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Eric Parnell, CFA

 
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  • About That Friday Bounce [View article]
    Hello rz2013 - Thanks for your comment and for your kind words about my article. I genuinely appreciate it. Thanks again.
    Sep 27 11:36 PM | Likes Like |Link to Comment
  • About That Friday Bounce [View article]
    Thanks abdullah999 - I appreciate it!
    Sep 27 11:35 PM | Likes Like |Link to Comment
  • About That Friday Bounce [View article]
    Hello TimmiesRegular,

    Thanks as always for your comment and your great insights as usual. You make a particularly good point about the decline in oil prices, as this has the potential to be a tailwind not only for the near-term but also for the long-term, as I believe domestic energy will be one of the primary themes of the next secular bull market in the years ahead. Great point about high yield bonds too - I completely agree.

    Thanks again and I look forward to reading your future comments.
    Sep 27 11:33 PM | 1 Like Like |Link to Comment
  • About That Friday Bounce [View article]
    Hello creese - Thanks for your comment. I appreciate your support and for making a number of great points here in your comment. You provide a lot of important perspectives for investors to keep in mind as they move forward in these markets. Thanks again!
    Sep 27 11:31 PM | 1 Like Like |Link to Comment
  • About That Friday Bounce [View article]
    Hello newbeach861 - Thanks for your comment. I appreciate it!
    Sep 27 08:40 AM | Likes Like |Link to Comment
  • About That Friday Bounce [View article]
    Hello 11146471,

    Thanks for your comment and for raising some important challenges to the discussion. I respect your points here and would like to provide some counterpoints for explanation.

    I am not a day trader, nor am I focusing on day traders with these articles. In fact, I have executed only one transaction this entire quarter (the sale of FDO not long after the DLTR takeover announcement). Otherwise, I have been in keeping this market under very close watch.

    My reasoning for these articles is the following. The U.S. stock market has been increasingly disconnected from its underlying economic and corporate revenue and earnings fundamentals since the summer of 2011 and particularly since the spring of 2012. Although economic growth has been sluggish at best in the U.S. (and relatively poor in many parts of the world) and corporate revenue and earnings growth has been generally lackluster despite ultra accomodative monetary policy from the Fed that has lowered the cost of capital to record lows and encouraged record buyback activity (thus inflating EPS - the denominator of the P/E ratio - and making valuations appear better than they actually are), we have seen a stock market as measured by the S&P 500 that has effectively doubled over this same time period over the last three years. In short, we have a stock market that has been trading well above its implied potential over the last several years with virtually no corrections along the way.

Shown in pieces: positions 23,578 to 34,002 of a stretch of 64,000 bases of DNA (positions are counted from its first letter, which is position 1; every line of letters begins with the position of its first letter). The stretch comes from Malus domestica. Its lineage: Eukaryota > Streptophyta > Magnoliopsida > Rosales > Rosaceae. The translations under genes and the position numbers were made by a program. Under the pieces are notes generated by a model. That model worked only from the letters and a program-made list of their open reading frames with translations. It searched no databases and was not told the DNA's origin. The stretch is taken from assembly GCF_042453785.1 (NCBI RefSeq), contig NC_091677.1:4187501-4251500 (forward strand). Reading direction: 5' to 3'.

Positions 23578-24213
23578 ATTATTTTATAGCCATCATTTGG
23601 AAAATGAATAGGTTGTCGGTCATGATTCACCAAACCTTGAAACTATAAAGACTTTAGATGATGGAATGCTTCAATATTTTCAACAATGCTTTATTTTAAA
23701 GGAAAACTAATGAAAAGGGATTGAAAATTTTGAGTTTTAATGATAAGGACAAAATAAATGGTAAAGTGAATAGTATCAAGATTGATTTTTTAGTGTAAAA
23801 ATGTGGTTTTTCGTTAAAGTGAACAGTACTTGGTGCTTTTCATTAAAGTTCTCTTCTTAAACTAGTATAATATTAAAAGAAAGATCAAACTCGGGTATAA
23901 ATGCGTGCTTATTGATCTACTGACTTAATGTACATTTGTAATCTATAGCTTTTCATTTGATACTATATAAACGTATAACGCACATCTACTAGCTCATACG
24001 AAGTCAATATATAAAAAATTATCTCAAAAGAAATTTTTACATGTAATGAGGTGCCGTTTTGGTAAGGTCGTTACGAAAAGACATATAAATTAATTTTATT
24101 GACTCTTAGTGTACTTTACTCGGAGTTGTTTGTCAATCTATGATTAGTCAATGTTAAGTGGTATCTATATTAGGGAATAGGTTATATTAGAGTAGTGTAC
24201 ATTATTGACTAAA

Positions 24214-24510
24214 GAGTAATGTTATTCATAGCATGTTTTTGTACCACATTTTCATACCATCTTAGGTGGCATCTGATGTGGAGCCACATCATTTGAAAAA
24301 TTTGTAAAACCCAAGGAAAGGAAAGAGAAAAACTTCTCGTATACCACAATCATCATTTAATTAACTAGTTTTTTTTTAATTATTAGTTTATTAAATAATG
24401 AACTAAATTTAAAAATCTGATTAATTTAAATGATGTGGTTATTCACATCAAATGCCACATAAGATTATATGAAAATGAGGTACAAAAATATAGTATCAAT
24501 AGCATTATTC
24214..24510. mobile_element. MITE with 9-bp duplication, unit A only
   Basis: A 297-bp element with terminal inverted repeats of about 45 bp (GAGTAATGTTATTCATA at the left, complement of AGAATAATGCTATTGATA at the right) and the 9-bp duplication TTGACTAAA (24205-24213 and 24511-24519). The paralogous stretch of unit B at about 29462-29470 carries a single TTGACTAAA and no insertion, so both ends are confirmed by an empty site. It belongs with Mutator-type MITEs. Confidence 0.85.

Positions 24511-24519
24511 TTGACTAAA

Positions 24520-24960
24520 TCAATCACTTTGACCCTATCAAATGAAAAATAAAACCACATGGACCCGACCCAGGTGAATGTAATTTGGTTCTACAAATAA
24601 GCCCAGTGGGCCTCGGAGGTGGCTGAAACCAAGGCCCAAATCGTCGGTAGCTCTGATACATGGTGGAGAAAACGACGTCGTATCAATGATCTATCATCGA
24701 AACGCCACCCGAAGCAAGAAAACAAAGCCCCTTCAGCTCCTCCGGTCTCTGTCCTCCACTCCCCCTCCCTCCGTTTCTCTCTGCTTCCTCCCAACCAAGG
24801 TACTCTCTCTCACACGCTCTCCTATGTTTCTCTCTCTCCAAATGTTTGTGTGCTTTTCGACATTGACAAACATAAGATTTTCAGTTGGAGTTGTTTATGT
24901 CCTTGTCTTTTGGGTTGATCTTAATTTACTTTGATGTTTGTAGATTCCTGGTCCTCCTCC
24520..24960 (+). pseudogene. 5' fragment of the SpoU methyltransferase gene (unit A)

All of this has put many investors in a tenuous position. Investors have been penalized for hiding out in cash, and there is no telling at this point whether the market might rise another 500 S&P points before finally setting a peak. As a result, investors have an interest to stay invested in the market to avoid the opportunity cost of being on the sidelines. At the same time, investors are facing a risk that is rising exponentially the further stocks elevate higher of being caught in an increasingly destructive bear market downdraft that is likely to follow and be more profound the higher today's market floats. And once investors are caught in the jaws of a bear market, it quickly becomes difficult to get out without sustaining considerable damage and loss of value.